In writing up my thoughts about my reading here every few days, I usually try to package what I have to say in some (at least partially) unifying conceit. But I just don’t have a thread to tie together my thoughts about The Song of Roland. It’s an ironic problem considering that this book-length poem pursues such a unified narrative: the story of just one battle between Charlemagne and the Muslims of Spain.
Stray thought no. 1: Terms for historical trends can be misleading when taken too far, none more than the term Renaissance. Every time I ask a college class what the Renaissance is, several people always pipe up with the word rebirth. But I’d say only one young American in a hundred know what was reborn after the Middle Ages. I know, though, that Petrarch and his artistic heirs meant a rebirth of ancient ideals of letters and art. So I have a silly, unthinking tendency to suppose that no ancient ideal was left unrevived (wow, that’s a weird word). But Renaissance authors didn’t sem to show much interest at all in Aristotle’s unities, for instance. Shakespeare’s plays are filled with scene changes, sudden jumps of a year or more, and wild juxtapositions of the tragic and the comic. And I don’t think Spenser could have told a single story straight trough from beginning to end in The Faerie Queene if he had wanted to. His characters wander through the pages as much as they wander through the woods, and story gives way to story as seemingly randomly as squirrels scampering from tree to tree. It’s more often the medieval poem that faithfully follows a coherent, logical order, so I shouldn’t have been so surprised that this song of great deeds told only one story instead of stringing together tales from throughout the fantastical life of Roland.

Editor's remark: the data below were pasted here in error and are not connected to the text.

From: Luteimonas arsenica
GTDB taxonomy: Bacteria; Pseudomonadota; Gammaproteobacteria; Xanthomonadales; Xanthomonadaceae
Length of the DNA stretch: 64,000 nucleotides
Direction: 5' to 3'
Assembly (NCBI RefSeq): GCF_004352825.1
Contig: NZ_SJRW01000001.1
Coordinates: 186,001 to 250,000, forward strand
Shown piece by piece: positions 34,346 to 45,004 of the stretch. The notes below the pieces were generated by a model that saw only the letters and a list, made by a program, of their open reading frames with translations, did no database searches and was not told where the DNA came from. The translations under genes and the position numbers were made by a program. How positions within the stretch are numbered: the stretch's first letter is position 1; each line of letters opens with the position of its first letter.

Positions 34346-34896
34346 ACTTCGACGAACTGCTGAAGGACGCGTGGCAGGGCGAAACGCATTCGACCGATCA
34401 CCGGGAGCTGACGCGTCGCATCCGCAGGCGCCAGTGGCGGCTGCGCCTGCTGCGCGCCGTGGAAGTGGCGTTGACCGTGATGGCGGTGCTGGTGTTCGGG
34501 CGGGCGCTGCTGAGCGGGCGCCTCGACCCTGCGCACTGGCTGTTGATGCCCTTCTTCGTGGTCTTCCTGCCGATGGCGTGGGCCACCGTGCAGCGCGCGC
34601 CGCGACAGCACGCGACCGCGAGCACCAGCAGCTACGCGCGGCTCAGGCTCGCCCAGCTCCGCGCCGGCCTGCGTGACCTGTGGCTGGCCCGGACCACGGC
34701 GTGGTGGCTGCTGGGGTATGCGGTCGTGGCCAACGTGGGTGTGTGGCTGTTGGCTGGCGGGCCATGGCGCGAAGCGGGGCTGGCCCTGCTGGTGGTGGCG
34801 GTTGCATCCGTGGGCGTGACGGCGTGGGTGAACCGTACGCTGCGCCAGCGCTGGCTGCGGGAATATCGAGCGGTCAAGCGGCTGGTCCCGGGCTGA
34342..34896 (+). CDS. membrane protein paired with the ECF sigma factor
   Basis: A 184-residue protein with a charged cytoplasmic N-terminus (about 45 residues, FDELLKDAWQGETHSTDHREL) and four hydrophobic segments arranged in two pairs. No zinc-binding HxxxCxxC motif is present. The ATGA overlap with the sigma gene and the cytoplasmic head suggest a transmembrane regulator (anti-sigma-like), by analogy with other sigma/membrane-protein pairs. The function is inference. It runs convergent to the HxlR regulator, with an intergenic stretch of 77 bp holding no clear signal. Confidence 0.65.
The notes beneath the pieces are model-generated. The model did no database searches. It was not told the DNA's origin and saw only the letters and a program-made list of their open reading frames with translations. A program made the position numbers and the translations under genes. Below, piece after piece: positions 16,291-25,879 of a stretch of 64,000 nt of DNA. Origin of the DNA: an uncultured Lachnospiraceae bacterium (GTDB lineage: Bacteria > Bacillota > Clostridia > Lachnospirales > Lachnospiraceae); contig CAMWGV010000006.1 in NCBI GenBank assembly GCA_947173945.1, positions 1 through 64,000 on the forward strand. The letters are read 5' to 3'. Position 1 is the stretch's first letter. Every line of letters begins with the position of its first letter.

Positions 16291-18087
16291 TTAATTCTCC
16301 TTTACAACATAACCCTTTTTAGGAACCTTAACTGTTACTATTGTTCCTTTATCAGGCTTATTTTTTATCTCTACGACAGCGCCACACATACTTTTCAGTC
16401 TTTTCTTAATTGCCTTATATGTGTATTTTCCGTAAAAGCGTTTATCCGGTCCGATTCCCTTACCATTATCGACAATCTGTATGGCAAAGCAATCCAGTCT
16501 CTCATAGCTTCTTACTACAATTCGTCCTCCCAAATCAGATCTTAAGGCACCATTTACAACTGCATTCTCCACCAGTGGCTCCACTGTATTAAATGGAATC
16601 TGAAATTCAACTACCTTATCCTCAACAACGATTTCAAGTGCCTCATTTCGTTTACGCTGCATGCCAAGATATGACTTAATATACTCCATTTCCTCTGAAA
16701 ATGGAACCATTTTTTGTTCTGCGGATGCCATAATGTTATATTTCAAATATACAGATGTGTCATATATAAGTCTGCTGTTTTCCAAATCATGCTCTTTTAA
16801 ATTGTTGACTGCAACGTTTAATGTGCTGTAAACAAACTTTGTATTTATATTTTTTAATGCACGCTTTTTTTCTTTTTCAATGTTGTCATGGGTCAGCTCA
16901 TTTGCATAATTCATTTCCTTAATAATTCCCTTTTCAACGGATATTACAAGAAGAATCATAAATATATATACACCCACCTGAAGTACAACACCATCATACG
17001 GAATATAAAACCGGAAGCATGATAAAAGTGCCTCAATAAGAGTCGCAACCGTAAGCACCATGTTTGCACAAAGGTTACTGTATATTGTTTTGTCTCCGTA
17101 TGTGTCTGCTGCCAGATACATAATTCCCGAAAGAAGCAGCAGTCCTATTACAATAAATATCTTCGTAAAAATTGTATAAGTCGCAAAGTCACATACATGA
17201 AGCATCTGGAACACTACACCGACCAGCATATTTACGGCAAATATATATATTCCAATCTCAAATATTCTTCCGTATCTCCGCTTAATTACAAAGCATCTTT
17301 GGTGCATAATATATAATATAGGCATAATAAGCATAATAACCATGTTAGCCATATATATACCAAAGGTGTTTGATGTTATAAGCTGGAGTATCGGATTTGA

Stray thought no. 2: I didn’t care for the Song’s French jingoism. It gives credit to Roland for winning Constantinople, England, and Ireland for Charlemagne, lands never a part of the Frankish Empire. The Franks’ domain was large enough as it was; why not give credit to Roland for capturing Saxony and Lombardy and the land around the Danube? Neither did I care for the poem’s depiction of Muslims as worshiping Mahomet, a disrespectful mistake that would have been corrected with the tiniest amount of first-hand knowledge. I know: I’m being awfully hard on an anonymous eleventh-century poet (or group of poets).
Stray thought no. 3: It must have been easy in medieval times to believe that enemies from distant lands were all ugly or that they had ridges protruding from their spines. Armies coming face-to-face with such enemies usually learn how wrong the rumors have been. But the author(s) of The Song of Roland, writing at least two-hundred years after the war, had no such reality check. So when the various forces from Africa and Asia arrive in the poem, and they really do have ridges on their backs and other deformities. Tolkien, who I’m sure read The Song of Roland many times, did the same thing, but he got to call his hideous baddies “orcs” and other nonhuman names.
Stray thought no. 4: I don’t want to finish the post sounding as if I didn’t enjoy reading this epic tale. I enjoyed every line of language, for instance. My translation was by Montcrieff, who also produced the most popular translation of Proust. His skills in interpreting French from a century ago could hardly have helped in translating French from a millennium ago, and yet he performed masterly work in both instances. From what I’ve read about the original, Montcrieff preserved its meter, its assonant rhyme scheme, and its sometimes jarring, laundry-list approach to narrative. And then he gave it all a distinctly medieval ring by preserving old terms of armory (hauberks and sarks, for example) and the antique penchant for changing the ending of personal names as meter, rhyme, or whim dictate. The Emperor of France was called variously Carle, Carlun, Charle, Charles, and Charlemagne. The main hero’s name sometimes appeared as Rollant, sometimes as Rolanz. Interestingly, I’m not sure that what seems to us the standard form, the “Roland” of the title, ever appears.